After he dropped his storyboards on Vero, Snyder said that he left the production in 2017 before he was able to shoot Lennix’s part in that scene, but that Martian Manhunter was always part of the plan.

Speaking with TheWrap, multiple individuals with knowledge of the original production disagree with that claim. They say that Martian Manhunter was never part of the plan for “Justice League,” in the script phase or otherwise. They also said Lennix was never booked to film any scenes on the movie, and that Snyder came up with this idea to have Lennix as  at some point after Joss Whedon took over the film in May of 2017.

Snyder actually first touched the subject of Martian Manhunter appearing in “Justice League” in 2018 — again on Vero — in response to a fan theory about Swanwick secretly being J’onn J’onzz. But if he had those storyboards at that point, he held onto them. In response to the theory, he said simply, “We love that idea.”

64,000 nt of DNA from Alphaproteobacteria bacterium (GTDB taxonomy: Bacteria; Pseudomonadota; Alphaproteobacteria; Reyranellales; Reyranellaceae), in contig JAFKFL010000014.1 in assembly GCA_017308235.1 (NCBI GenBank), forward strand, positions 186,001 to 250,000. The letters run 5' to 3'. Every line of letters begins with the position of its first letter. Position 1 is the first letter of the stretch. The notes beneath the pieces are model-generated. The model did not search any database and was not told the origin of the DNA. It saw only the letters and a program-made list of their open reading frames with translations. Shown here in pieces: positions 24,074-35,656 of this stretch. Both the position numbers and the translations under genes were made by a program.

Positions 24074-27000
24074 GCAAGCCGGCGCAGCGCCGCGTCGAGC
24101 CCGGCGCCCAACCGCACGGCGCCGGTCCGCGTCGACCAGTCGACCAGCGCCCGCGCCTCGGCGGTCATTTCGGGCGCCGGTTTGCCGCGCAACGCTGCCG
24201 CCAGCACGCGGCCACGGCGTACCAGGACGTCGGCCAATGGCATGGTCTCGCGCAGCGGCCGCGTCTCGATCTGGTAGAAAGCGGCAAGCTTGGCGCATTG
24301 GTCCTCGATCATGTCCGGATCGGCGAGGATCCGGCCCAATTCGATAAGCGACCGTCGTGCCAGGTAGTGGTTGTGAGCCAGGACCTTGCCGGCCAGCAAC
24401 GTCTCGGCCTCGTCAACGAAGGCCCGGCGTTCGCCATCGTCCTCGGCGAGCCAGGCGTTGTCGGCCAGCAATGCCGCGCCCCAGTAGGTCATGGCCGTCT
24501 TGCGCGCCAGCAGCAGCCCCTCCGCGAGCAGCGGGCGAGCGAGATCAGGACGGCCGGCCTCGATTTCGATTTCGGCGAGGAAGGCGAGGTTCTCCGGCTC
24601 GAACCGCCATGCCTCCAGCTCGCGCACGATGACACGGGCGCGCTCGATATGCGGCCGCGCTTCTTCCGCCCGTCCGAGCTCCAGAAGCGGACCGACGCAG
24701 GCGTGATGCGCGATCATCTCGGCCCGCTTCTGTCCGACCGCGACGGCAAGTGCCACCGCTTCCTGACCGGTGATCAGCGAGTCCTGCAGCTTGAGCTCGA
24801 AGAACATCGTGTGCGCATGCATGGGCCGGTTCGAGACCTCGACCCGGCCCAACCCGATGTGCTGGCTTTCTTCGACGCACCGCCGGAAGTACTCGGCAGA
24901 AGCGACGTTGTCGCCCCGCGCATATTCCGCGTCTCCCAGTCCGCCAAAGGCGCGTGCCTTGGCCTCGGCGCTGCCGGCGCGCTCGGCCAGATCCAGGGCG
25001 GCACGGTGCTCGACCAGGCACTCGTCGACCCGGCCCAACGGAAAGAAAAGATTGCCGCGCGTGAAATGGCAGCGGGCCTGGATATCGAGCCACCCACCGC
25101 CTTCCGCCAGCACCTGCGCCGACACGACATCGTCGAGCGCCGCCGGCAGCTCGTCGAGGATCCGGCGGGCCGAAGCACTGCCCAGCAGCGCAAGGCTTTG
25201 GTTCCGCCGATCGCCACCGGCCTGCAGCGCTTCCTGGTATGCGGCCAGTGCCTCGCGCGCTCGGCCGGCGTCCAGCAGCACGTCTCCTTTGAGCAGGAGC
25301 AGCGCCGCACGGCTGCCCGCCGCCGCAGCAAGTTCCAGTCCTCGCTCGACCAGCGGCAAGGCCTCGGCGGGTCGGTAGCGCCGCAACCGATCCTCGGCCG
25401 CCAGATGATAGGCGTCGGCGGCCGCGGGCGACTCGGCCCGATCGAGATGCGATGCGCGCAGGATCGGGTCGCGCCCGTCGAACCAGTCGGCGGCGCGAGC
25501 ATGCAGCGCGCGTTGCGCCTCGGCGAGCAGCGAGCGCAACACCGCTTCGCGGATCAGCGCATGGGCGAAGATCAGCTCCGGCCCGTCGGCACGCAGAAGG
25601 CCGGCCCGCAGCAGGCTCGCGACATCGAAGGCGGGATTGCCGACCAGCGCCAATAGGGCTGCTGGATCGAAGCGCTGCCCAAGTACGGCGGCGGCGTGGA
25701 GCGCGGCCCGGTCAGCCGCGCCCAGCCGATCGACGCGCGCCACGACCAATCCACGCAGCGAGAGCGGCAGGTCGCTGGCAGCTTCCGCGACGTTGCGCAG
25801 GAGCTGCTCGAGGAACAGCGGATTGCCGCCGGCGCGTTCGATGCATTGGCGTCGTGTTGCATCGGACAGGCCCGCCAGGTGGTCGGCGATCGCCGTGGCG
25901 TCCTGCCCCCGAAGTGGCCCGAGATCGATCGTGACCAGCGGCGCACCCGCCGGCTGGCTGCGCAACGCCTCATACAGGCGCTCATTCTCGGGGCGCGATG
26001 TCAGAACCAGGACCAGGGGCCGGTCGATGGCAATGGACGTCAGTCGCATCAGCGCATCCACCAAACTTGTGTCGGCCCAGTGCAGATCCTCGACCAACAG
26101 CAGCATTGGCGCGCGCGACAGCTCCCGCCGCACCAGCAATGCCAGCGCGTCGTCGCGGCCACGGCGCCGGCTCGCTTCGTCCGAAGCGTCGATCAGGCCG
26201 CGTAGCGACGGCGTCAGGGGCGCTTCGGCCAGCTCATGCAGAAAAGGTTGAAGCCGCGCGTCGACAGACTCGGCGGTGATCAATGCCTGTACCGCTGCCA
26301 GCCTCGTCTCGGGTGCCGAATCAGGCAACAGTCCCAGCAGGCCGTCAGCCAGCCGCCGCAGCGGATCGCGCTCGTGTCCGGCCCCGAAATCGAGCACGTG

One of TheWrap’s insiders believes that Snyder adopted the fan theory and ran with it to encourage the #ReleaseTheSnyderCut campaign, which if true would mean that “Zack Snyder’s Justice League” features a fan theory brought to life.

Representatives for WarnerMedia and Snyder didn’t respond to requests for comment from TheWrap. But according to the film’s press notes, Snyder only shot one new scene — Batman’s new vision of the future, with Jared Leto’s Joker. That doesn’t mean that literally nothing else in the Snyder cut was newly produced in 2020. It just means that they’re saying the new Knightmare sequence is the only completely new scene that they shot.